Ever since 1895, when the Lumiere brothers staged the first paid public screening of a film, the trajectory of cinematic art has been twinned with technological advancement. The first patent for a 3D movie process, which creates an illusion of depth, was filed around the same time. But it wasn’t until the 1950s that the ‘golden era’ of 3D or stereoscopic filmmaking began — a short flowering with mixed results. After shooting Dial M For Murder in this format, Alfred Hitchcock was famously unimpressed, remarking that 3D was a “nine day wonder — and I came in on the ninth day.” The release of James Cameron’s stunningly successful Avatar demonstrates that 3D today has no resemblance to its earlier, primitive avatars. By combining stereoscopic effect with cutting edge digital production technologies, the truck-driver-turned-director has left audiences gasping at the technical wizardry in his visually breathtaking interstellar epic located in a faraway planet with fantastical creatures, exotic flora and fauna, and an endearing race of blue-skinned humanoids called the Na’vi. Cameron dreamed of making such a film before Titanic, which did anything but sink, grossing a record $1.8 billion and sailing to a record-equalling 11 Oscars in 1998. If he waited so long, he says it was because technology needed to catch up with his vision.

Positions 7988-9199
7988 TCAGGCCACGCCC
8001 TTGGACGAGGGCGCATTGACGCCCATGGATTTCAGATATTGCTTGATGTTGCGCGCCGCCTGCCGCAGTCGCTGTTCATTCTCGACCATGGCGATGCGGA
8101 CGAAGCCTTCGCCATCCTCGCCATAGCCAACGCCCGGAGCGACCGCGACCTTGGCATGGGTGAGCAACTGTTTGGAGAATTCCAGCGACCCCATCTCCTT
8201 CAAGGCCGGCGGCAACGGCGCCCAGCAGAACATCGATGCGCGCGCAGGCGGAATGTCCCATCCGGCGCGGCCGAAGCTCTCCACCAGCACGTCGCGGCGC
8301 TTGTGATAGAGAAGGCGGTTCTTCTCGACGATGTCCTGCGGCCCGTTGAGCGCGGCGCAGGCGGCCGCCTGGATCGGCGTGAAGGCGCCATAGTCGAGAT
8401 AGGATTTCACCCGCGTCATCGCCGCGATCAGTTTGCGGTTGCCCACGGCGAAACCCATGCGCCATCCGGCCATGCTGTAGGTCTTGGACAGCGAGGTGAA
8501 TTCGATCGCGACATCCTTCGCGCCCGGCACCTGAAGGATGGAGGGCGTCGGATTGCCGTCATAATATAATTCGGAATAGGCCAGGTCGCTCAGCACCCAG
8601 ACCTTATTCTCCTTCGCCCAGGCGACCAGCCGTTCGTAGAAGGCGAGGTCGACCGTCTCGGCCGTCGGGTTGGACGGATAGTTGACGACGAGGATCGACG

In Cameron’s hybrid world, where actors and computer-graphics characters flit in and out of live environments and those created by computerised imagery, illusion and reality are merged to produce a stunningly photorealistic experience. Avatar’s innovations include a new form of performance-capture technology, which created computerised images of the Na’vi from real facial expressions and movements of actors, and a new and more nimble 3D camera, designed by his team, which allowed Cameron to film his actors live in the virtual world. Avatar’s over-earnest storyline is prosaic and somewhat disappointing. But will it change the way we watch films? It’s hard to say, but it is certain to provide a fillip for stereoscopic cinema, which is in the midst of a strong resurgence. Against six in 2008, an estimated 40 3D films are in various stages of production. Last year, there were about 1,500 3D-equipped screens in 30 countries, a number that has already quadrupled and is set to grow rapidly. One reason for the excitement about stereoscopic cinema is that it is less vulnerable to the threat of piracy: you need a cinema hall and polarised glasses to enjoy a 3D film. Cameron has shown that the leap in technology provides a giant leap in the movie-watching experience.

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